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Changes in drinking as predictors of changes in sickness absence: a case-crossover study
  1. Jenni Ervasti1,
  2. Mika Kivimäki1,2,3,
  3. Jaana Pentti3,
  4. Jaana I Halonen1,
  5. Jussi Vahtera4,
  6. Marianna Virtanen1
  1. 1Research and Service Centre for Occupational Health, Finnish Institute of Occupational Health, Helsinki, Finland
  2. 2Department of Epidemiology and Public Health, University College London, London, UK
  3. 3Clinicum, Faculty of Medicine, University of Helsinki, Helsinki, Finland
  4. 4Department of Public Health, University of Turku and Turku University Hospital, Turku, Finland
  1. Correspondence to Dr Jenni Ervasti, Finnish Institute of Occupational Health, PB 18, FI-00032 TYÖTERVEYSLAITOS, Finland; jenni.ervasti{at}ttl.fi

Abstract

Background We investigated whether changes in alcohol use predict changes in the risk of sickness absence in a case-crossover design.

Methods Finnish public sector employees were surveyed in 2000, 2004 and 2008 on alcohol use and covariates. Heavy drinking was defined as either a weekly intake that exceeded recommendations (12 units for women; 23 for men) or having an extreme drinking session. The responses were linked to national sickness absence registers. We analysed the within-person relative risk of change in the risk of sickness absence in relation to change in drinking. Case period refers to being sickness absent within 1 year of the survey and control period refers to not being sickness absent within 1 year of the survey.

Results Periods of heavy drinking were associated with increased odds of self-certified short-term (1–3 days) sickness absence (multivariable-adjusted OR 1.21, 95% CI 1.07 to 1.38 for all participants; 1.62, 95% CI 1.19 to 2.21 for men and 1.15, 95% CI 1.00 to 1.33 for women). A higher risk of short-term sickness absence was also observed after increase in drinking (OR=1.27, 95% CI 1.07 to 1.52) and a lower risk was observed after decrease in drinking (OR=0.83, 95% CI 0.69 to 1.00). Both increase (OR=1.38, 95% CI 1.21 to 1.57) and decrease (OR=1.27, 95% CI 1.19 to 1.43) in drinking were associated with increased risk of long-term (>9 days) medically certified all-cause sickness absence.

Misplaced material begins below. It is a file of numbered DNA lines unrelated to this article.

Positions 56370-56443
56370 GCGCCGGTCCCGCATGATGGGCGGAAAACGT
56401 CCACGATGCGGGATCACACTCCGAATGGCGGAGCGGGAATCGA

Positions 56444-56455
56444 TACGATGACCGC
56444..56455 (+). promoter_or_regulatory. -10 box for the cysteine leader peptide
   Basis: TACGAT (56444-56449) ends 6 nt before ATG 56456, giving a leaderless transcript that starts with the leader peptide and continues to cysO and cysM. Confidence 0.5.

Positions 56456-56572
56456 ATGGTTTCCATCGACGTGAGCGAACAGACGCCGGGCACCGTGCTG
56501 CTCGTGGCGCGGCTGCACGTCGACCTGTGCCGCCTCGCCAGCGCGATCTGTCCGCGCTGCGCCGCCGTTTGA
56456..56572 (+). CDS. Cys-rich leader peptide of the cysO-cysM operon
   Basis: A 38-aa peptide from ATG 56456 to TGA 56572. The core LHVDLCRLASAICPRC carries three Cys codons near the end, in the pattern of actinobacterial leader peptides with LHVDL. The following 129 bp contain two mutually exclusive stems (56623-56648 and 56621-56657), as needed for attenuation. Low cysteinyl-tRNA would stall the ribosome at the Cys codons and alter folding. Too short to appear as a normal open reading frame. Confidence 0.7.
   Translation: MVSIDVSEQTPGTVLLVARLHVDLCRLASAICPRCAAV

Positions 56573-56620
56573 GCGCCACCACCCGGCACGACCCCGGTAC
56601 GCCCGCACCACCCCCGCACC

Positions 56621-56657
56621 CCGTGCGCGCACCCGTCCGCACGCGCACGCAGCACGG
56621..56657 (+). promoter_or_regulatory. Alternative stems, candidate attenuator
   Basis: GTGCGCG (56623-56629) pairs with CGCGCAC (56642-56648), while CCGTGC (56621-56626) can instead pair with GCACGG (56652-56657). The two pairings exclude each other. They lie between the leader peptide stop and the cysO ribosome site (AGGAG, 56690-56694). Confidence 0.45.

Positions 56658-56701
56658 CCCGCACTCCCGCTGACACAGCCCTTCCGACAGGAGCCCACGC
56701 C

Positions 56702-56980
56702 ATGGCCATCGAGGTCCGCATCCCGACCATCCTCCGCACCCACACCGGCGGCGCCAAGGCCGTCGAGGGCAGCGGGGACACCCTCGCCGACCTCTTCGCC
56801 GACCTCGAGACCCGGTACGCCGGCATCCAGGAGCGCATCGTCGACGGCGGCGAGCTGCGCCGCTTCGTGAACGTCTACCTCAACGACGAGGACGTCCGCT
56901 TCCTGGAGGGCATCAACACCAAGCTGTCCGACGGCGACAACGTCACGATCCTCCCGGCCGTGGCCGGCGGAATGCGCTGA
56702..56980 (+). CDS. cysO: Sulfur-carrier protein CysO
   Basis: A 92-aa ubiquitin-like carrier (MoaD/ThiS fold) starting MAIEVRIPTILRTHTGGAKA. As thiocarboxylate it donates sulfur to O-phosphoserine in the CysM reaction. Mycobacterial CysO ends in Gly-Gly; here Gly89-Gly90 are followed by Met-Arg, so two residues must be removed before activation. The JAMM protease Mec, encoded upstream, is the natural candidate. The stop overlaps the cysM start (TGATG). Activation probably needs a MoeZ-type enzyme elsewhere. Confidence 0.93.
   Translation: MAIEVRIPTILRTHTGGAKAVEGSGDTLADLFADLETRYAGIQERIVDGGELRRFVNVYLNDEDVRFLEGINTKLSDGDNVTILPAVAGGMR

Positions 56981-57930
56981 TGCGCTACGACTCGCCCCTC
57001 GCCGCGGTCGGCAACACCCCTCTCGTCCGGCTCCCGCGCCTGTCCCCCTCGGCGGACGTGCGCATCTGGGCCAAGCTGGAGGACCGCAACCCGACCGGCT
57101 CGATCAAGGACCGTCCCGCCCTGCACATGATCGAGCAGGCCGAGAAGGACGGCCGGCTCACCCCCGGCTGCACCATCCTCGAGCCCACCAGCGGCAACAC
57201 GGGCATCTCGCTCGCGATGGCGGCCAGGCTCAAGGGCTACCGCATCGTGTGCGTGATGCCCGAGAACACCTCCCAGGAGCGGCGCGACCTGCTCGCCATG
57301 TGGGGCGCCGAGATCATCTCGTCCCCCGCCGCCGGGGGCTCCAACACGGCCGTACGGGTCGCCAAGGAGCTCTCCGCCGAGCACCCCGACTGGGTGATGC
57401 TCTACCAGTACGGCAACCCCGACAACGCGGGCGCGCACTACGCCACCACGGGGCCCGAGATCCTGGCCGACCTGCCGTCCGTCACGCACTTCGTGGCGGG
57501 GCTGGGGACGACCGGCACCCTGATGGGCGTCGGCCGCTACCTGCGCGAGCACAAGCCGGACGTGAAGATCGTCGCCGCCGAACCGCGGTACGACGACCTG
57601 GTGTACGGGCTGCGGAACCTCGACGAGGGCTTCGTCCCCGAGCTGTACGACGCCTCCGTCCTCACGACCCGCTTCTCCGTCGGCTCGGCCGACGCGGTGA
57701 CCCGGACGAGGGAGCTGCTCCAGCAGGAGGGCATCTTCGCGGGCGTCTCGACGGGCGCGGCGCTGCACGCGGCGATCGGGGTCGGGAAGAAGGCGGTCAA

Conclusion Increase in drinking was related to increases in short-term and long-term sickness absences. Men and employees with a low socioeconomic position in particular seemed to be at risk.

  • alcohol intake
  • case-crossover design
  • Finland
  • injury
  • mental health
  • poisoning
  • occupational position
  • sex differences
  • sickness absence
  • socioeconomic gradient

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Footnotes

  • Contributors JE, MK, JV, JP and MV contributed to conception and design. JE analysed the data and drafted the manuscript. JP contributed to analysis, and MK, JV, JIH and MV to interpretation and to critically revising the manuscript. All gave final approval and agree to be accountable for all aspects ensuring integrity and accuracy.

  • Funding JE and MV received funding from the Academy of Finland (#292824, #258598). MK is supported by the NordForsk (the Nordic Programme on Health and Welfare), and JV received funding from the Academy of Finland (#264944 and #267727).

  • Competing interests None declared.

  • Ethics approval Ethics committee of the Hospital District of Helsinki.

  • Provenance and peer review Not commissioned; externally peer reviewed.

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